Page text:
# How do I find the X and Y coordinates of image (want to plot this figure)

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NA on 19 Mar 2022
Commented: Image Analyst on 20 Mar 2022
I have this image
As I want to plot it, I need to have the coordinations.
I checked the code here getting coordinates but it does not give me the coordinations.
Sam Chak on 19 Mar 2022
Hi @NA
They are stochastic signals. Although the patterns are visible, they are certainly 'noisy', not to mention that the quality of the image is also lossy (mean some pixels on the signals are removed during the scanning process). @Image Analyst is an authority in this field. Perhaps there are ways to restore or sharpen the image using Artificial Intelligence.
With the labels on the x- and y-axes, it is possible to 'estimate' the coordinate of each dot (as well as the restored missing dot) on the signal via some edge detection algorithms. But to identify the governing mathematical function and the noise spectrum with the confidence bounds will be a little challenging.

DGM on 20 Mar 2022
Edited: DGM on 20 Mar 2022
To paraphrase prior answers to similar questions:
If you want the original data, you're out of luck. It's gone. Simply put, the image is not the data. All images of plotted data are simplified representations of the underlying data, intended for visualization -- not as a store of data. The size of the image, the width of the lines, and the degree of destructive compression used all create ambiguity that influences the precision of any recovery attempt. Accordingly, the quality of any extracted information will be questionable.
Starting with a poor source of information and expecting to automagically extract the underlying data without human effort is simply an exercise in tedious oversight. In other words, you either have to invest effort in transcribing the data, or you'll have to invest at least as much effort in babysitting a very fragile automation of the same.
You can try to throw a bunch of image processing at it, or you can just manually transcribe the curves and rescale them to the data coordinate space described by the axes labels. The question is whether it's subjectively less of a hassle to spend your time guessing where the missing or malformed line segments go, or whether you prefer to spend your time writing and debugging an elaborate script that does the same amount of guessing without the benefit of conceptual insight.
For something like this, I'd suggest starting by trying to rectify the image. The image appears to be scanned. It is not merely rotated, but also distorted. You'll have to transform it back into a rectangle.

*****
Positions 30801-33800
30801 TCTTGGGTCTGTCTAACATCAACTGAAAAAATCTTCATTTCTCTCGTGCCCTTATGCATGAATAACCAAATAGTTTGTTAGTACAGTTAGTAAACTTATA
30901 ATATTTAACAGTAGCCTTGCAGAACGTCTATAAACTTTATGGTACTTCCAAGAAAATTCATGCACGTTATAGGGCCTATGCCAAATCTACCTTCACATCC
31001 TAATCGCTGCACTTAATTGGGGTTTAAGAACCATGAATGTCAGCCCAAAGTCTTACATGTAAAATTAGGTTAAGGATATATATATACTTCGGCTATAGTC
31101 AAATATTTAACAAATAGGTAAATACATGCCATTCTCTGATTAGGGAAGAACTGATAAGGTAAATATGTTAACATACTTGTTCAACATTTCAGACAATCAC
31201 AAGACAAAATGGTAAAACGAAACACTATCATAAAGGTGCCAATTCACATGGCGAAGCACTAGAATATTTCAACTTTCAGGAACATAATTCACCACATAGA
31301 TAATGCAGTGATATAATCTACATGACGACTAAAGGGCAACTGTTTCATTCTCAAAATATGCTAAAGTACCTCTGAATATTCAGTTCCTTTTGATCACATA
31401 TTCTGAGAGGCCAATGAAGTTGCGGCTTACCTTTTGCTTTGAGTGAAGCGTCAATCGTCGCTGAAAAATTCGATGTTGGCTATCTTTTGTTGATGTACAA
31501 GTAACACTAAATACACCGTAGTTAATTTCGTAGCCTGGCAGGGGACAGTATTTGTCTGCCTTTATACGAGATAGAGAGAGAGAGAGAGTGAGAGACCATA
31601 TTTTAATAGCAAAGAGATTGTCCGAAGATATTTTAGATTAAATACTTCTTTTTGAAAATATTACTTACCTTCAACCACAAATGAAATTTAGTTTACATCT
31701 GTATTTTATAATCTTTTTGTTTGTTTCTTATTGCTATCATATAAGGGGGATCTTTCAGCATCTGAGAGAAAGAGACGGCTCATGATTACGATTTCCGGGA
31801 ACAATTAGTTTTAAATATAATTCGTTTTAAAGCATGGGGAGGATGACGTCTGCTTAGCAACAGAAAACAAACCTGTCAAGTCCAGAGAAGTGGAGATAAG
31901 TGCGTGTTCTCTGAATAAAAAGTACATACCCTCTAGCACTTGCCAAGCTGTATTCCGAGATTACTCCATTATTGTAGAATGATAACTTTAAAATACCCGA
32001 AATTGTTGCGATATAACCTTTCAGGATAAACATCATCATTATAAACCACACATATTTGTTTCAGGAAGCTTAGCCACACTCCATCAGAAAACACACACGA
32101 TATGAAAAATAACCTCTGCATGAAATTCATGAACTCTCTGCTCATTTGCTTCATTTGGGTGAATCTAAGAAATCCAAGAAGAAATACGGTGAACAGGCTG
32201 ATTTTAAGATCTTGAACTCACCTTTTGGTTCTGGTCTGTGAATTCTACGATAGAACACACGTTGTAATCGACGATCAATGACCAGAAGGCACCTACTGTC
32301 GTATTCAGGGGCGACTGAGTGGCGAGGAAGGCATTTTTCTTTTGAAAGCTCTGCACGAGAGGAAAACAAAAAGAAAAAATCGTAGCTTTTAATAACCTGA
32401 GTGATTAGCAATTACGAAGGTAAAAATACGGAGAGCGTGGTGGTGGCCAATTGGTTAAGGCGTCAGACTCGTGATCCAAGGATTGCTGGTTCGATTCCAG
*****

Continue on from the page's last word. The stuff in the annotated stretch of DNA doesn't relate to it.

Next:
At that point, you can use images.roi.Polyline() and get a point list. Then rescale those image coordinates to data coordinates.
EDIT: here's a start:
A = rgb2gray(A);
imshow(A)
% these are the coordinates of the box corners
boxm = [81 28; % [x y]
84 660;
968 647;
965 19];
% assert that this is where they're supposed to be
boxf = [80 30; % [x y]
80 660;
970 660;
970 30];
% rectify the image
TF = fitgeotrans(boxm,boxf,'projective');
outview = imref2d(size(A));
B = imwarp(A,TF,'fillvalues',255,'outputview',outview);
imshow(B)
% the extent of the data axes
dataaxes = [1 1; % [x y]
286 1.05];
% where did that 286 come from? find the x-location of the 281 tick ...
%(281-1) * range(boxf(:,1))/(955-min(boxf(:,1))) + 1
% UNCOMMENT THIS
% % create a polyline ROI object
% R1 = images.roi.Polyline(gca)
% R1.draw % start manually drawing it
% pause() % wait for the user to finish adjusting the ROI
% % user has to hit enter in the console to continue
% THIS IS JUST PLACEHOLDER DATA TO REPLACE THE COMMENTED CODE ABOVE
% DELETE THIS
R1.Position = [93 134;133 73.4;206 86.8;252 58.9;462 309;478 231;569 284;657 141;672 184;730 166;764 97.2;911 60;940 101;977 61];
% rescale the ROI coordinates to data coordinates
% trace1 is a Mx2 array of points formatted as [x y]
trace1 = (R1.Position - min(boxf,[],1))./range(boxf,1); % normalized coordinates
trace1(:,2) = 1-trace1(:,2); % flip y-data
trace1 = trace1.*range(dataaxes,1) + min(dataaxes,[],1) % scale to data
trace1 = 14×2
5.1629 1.0417 17.9719 1.0466 41.3483 1.0455 56.0787 1.0477 123.3258 1.0279 128.4494 1.0340 157.5899 1.0298 185.7697 1.0412 190.5730 1.0378 209.1461 1.0392
Since interactive things like ROI creation can't be used in the forum editor, I slapped in a crude example curve. You'll have to uncomment the ROI stuff and delete the placeholder. You'll have to do whatever you want to generate all four traces (make a loop or something) and save the resulting data (a .mat file or something).
Returning to the discussion of the limitations, note that even after being rectified, the plot box lines are not all straight. The distortion is more complex than a simple perspective; the page was likely not flat. Consequently, the remaining distortion will simply contribute to the error in any transcribed data.
Image Analyst on 20 Mar 2022
Thanks for showing the perspective warp correction code. It could be useful for many situations and people. 🙂🙂🙂

Image Analyst on 20 Mar 2022
There are several options in the File Exchange you might want to look at.

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